NEW YORK – John Veronis, a successful magazine publisher who built a leading media merchant bank, died on Thursday at his home in Manhattan. He was 93. The son of Greek immigrants, Veronis co- founded Psychology Today magazine in 1967 with a young PhD student, Nick Charney. They believed there was growing social interest in human behavior and neuroscience, and the magazine took off. Known for his high energy and magnetic personality, he developed relationships throughout the industry and earned a reputation for advising other publishers. In 1981, he saw an opportunity to create an investment bank focused on media at a time when Wall Street bankers were generally industry agnostic. His basic premise was that a firm run by experienced operating professionals who understood the publishing business and could speak to clients as peers could compete with the big banks. He was proved right as Veronis Suhler & Associates led some of the most noteworthy transactions in the media industry, including the $3 billion sale of Triangle Publications to News Corp in 1988. Two years later, Veronis engineered the merger of Sky Television and British Satellite Broadcasting, which were engaged in a high stakes battle in the UK market. Veronis and his business partner, John Suhler, launched a private equity fund in 1987 and the firm went on to manage over $3 billion, investing across the media landscape, including yellow pages, trade publications, and cable.
Veronis often remarked that his wife Lauren was his most valuable partner in both life and business. The two were rarely apart and loved traveling together, from jumping into the Ord River in Australia to attending the Salzburg Music Festival in Austria, along with many visits to China, India, and Africa. They also organized many family trips, including to Crete, where his parents grew up before immigrating to America in 1920. Veronis recalled that despite having limited means, he and his five siblings had a happy childhood growing up in Easton, PA. Always looking for ways to contribute, he worked after school from the age of 10 and became known throughout his community for his engaging sense of humor, particularly when a sale was involved. He put himself through Lafayette College as a day student by convincing the local bus company to let him sell ads on their buses. After college, he landed a job in New York with the Curtis Publishing Company where he rose to President.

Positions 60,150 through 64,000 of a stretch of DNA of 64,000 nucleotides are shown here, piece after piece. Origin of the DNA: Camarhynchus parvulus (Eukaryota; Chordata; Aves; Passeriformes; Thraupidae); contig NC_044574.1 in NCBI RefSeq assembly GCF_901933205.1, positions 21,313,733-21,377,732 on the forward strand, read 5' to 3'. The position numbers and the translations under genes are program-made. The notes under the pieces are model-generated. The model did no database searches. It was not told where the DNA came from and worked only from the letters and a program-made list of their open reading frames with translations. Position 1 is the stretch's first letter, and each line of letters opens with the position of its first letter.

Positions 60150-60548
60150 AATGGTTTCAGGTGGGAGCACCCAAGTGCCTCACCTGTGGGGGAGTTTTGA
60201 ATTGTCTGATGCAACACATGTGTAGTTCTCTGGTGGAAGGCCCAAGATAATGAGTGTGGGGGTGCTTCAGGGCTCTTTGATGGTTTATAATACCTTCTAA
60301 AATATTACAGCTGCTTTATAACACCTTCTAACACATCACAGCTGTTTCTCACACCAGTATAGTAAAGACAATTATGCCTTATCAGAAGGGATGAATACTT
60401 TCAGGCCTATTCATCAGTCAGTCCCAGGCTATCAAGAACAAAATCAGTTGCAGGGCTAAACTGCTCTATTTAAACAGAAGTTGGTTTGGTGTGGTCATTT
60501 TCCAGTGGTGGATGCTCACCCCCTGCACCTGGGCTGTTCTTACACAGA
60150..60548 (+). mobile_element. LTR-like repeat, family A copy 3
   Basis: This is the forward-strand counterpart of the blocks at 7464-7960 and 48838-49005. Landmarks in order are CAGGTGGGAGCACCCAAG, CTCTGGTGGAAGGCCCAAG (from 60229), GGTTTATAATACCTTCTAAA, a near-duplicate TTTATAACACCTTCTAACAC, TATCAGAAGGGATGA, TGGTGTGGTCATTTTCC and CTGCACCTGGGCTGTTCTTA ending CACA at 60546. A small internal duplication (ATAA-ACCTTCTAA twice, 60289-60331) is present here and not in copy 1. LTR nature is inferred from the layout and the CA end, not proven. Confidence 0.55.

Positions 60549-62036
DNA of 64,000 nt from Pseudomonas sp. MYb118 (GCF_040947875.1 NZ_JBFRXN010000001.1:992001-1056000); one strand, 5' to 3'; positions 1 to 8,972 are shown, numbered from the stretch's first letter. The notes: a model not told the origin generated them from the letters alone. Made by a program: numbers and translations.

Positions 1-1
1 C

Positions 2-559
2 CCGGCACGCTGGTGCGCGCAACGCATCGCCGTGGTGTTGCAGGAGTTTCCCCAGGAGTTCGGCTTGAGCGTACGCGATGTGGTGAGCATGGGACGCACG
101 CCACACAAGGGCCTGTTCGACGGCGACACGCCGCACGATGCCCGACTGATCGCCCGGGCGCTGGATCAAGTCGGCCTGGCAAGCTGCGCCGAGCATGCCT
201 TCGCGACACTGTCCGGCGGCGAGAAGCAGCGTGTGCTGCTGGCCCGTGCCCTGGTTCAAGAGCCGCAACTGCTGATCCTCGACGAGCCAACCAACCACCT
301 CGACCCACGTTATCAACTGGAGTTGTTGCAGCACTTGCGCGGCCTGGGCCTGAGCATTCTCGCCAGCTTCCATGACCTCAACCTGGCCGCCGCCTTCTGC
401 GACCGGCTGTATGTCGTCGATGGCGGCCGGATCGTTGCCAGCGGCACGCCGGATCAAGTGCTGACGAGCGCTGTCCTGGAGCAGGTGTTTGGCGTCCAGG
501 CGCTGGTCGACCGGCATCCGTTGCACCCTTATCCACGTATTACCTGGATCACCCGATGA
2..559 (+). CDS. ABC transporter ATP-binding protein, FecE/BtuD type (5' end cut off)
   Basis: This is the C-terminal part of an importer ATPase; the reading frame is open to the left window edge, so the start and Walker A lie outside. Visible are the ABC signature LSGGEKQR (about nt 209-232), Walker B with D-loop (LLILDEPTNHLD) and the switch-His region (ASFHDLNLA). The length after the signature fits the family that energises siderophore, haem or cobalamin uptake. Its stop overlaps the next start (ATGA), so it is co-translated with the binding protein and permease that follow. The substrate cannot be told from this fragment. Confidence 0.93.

Veronis developed a great love for opera, beginning when he listened to it on the radio as a child, and was very active with the Metropolitan Opera, where he served as an Advisory Director. He was also an avid, lifelong tennis player and enjoyed swimming in the ocean. He received honorary Doctor of Letters degrees from both Lafayette College and Franklin Pierce University. He also served on the board of governors at Technion University in Israel, and was proud to have contributed to the creation of the Jacobs Technion-Cornell Institute in Manhattan. Education was greatly important to Veronis, who established a scholarship fund at Lafayette. He was also a trustee of Carnegie Hall. In addition to his loving wife Lauren, Veronis is survived by his three children from his first marriage to Sarah Shepard; his daughter Jane Veronis, his son John James Veronis, and son Nicholas Veronis and his wife Sophie. Veronis is also survived by his stepdaughter Perri and husband Eric Ruttenberg, his stepdaughter Alexandra Peltz Gelb, and step-son Harlan Peltz. Between his six children, he is lovingly remembered by fourteen grandchildren: Madeleine, Catherine, Nicholas, Angelica, Santiago John, Anna, John James, Jacob, Noah, Ethan, Jonathan, Aaron, Jordan, and Tobias. He is also survived by his older sister, Mary Thompson, and younger brother Alexander. He is predeceased by his brothers, Peter and George, and sister Eleanor. The family requests no flowers, in lieu of which a donation may be made in his name to the Metropolitan Opera Association Education Fund, the American Technion Society, or the John J. Veronis Scholarship Fund at Lafayette College.
Note: This obituary was printed in the NYT, provided to TNH by the Family.